Leveraging machine learning to find security vulnerabilities
GitHub code scanning now uses machine learning (ML) to alert developers to potential security vulnerabilities in their code.
If you want to set up your repositories to surface more alerts using our new ML technology, get started here. Read on for a behind-the-scenes peek into the ML framework powering this new technology!
Detecting vulnerable code
Code security vulnerabilities can allow malicious actors to manipulate software into behaving in unintended and harmful ways. The best way to prevent such attacks is to detect and fix vulnerable code before it can be exploited. GitHub’s code scanning capabilities leverage the CodeQL analysis engine to find security vulnerabilities in source code and surface alerts in pull requests – before the vulnerable code gets merged and released.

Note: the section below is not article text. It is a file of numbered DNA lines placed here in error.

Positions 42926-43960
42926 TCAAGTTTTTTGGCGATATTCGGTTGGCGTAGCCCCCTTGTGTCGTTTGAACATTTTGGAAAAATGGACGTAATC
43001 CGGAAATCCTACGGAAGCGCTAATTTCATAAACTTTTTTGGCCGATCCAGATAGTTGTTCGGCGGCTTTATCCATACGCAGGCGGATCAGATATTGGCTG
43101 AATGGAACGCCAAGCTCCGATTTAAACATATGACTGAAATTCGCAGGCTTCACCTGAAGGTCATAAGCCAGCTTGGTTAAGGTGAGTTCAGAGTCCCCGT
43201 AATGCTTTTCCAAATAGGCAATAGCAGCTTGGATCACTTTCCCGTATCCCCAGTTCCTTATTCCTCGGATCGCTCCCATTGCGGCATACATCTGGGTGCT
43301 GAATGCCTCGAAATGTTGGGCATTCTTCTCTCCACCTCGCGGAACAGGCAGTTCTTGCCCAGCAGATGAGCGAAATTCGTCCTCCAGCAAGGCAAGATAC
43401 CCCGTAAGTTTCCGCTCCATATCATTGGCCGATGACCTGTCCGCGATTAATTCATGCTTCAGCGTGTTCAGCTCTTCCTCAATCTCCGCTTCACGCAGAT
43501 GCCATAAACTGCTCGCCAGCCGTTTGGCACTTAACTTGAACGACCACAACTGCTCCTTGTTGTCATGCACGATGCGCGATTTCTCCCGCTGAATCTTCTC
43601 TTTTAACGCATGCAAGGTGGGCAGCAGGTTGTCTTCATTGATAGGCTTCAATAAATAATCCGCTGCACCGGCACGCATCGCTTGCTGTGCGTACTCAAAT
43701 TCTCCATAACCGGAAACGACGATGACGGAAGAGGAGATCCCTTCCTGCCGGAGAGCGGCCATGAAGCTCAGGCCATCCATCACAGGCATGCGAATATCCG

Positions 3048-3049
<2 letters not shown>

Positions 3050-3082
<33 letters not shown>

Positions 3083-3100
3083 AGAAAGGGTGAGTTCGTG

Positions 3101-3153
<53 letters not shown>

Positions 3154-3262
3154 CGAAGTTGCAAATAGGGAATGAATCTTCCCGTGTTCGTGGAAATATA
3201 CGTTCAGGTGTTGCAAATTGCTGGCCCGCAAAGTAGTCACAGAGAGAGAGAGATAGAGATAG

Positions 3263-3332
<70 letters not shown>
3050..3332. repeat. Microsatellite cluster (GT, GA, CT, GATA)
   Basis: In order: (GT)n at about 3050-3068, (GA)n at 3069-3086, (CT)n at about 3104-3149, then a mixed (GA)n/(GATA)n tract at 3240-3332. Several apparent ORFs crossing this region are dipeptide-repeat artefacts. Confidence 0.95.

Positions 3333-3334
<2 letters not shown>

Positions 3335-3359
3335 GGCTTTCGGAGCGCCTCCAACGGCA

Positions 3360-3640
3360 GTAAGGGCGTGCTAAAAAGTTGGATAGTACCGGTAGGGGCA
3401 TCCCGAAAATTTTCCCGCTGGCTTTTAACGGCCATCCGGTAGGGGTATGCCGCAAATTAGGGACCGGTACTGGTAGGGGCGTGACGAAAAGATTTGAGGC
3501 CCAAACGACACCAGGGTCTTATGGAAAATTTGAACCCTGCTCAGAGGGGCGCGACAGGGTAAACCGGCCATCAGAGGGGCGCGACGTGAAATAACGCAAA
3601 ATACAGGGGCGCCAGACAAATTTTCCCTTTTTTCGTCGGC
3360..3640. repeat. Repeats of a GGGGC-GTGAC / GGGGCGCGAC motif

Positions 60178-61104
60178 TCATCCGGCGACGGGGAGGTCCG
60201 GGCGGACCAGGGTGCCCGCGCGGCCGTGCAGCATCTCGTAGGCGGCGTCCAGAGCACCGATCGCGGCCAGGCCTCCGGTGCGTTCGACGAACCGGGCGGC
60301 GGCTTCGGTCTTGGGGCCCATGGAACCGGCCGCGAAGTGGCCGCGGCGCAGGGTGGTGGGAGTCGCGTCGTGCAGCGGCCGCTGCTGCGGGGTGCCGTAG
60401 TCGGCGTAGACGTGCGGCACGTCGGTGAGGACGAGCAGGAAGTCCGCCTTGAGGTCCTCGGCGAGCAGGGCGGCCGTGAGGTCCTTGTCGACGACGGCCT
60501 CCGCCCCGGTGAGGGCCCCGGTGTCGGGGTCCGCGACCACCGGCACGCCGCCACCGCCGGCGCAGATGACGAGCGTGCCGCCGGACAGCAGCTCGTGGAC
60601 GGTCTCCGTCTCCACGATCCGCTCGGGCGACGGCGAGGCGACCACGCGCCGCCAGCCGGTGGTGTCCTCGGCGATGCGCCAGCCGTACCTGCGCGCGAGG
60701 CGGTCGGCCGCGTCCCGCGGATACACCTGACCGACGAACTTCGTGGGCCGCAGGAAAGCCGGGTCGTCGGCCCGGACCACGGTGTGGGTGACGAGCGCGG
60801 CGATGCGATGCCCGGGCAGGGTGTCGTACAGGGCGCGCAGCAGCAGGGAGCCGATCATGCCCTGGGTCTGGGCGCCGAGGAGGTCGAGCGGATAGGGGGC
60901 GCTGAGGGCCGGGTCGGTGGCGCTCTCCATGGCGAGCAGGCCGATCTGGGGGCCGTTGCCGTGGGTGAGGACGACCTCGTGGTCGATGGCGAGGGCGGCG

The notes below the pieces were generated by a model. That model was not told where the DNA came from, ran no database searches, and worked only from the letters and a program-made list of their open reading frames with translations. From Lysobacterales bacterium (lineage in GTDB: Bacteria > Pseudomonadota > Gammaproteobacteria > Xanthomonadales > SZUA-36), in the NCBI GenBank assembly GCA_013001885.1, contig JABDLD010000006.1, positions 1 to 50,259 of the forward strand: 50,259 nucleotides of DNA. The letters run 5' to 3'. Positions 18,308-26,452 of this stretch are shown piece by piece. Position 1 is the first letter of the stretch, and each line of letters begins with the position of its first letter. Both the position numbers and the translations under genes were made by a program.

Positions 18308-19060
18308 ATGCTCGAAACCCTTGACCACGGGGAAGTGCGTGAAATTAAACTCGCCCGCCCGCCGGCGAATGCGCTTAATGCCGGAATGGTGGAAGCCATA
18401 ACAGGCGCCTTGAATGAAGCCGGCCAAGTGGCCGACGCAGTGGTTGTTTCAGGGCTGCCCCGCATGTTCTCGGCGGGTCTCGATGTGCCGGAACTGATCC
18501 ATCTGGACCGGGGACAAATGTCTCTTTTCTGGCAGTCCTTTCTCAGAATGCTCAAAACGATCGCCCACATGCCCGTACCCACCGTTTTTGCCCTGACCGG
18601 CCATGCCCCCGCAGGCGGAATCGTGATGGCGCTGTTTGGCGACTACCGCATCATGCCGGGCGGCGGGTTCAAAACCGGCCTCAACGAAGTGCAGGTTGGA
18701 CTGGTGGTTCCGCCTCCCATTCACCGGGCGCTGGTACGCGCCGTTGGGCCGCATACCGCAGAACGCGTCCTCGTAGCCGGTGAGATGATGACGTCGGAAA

To detect vulnerabilities in a repository, the CodeQL engine first builds a database that encodes a special relational representation of the code. On that database we can then execute a series of CodeQL queries, each of which is designed to find a particular type of security problem.
Many vulnerabilities are caused by a single repeating pattern: untrusted user data is not sanitized and is subsequently accidentally used in an unsafe way. For example, SQL injection is caused by using untrusted user data in a SQL query, and cross-site scripting occurs as a result of untrusted user data being written to a web page. To detect situations in which unsafe user data ends up in a dangerous place, CodeQL queries encapsulate knowledge of a large number of potential sources of user data (for example, web frameworks), as well as potentially risky sinks (such as libraries for executing SQL queries). Members of the security community, alongside security experts at GitHub, continually expand and improve these queries to model additional common libraries and known patterns. Manual modeling, however, can be time-consuming, and there will always be a long tail of less-common libraries and private code that we won’t be able to model manually. This is where machine learning comes in.
We use examples surfaced by the manual models to train deep learning neural networks that can determine whether a code snippet comprises a potentially risky sink.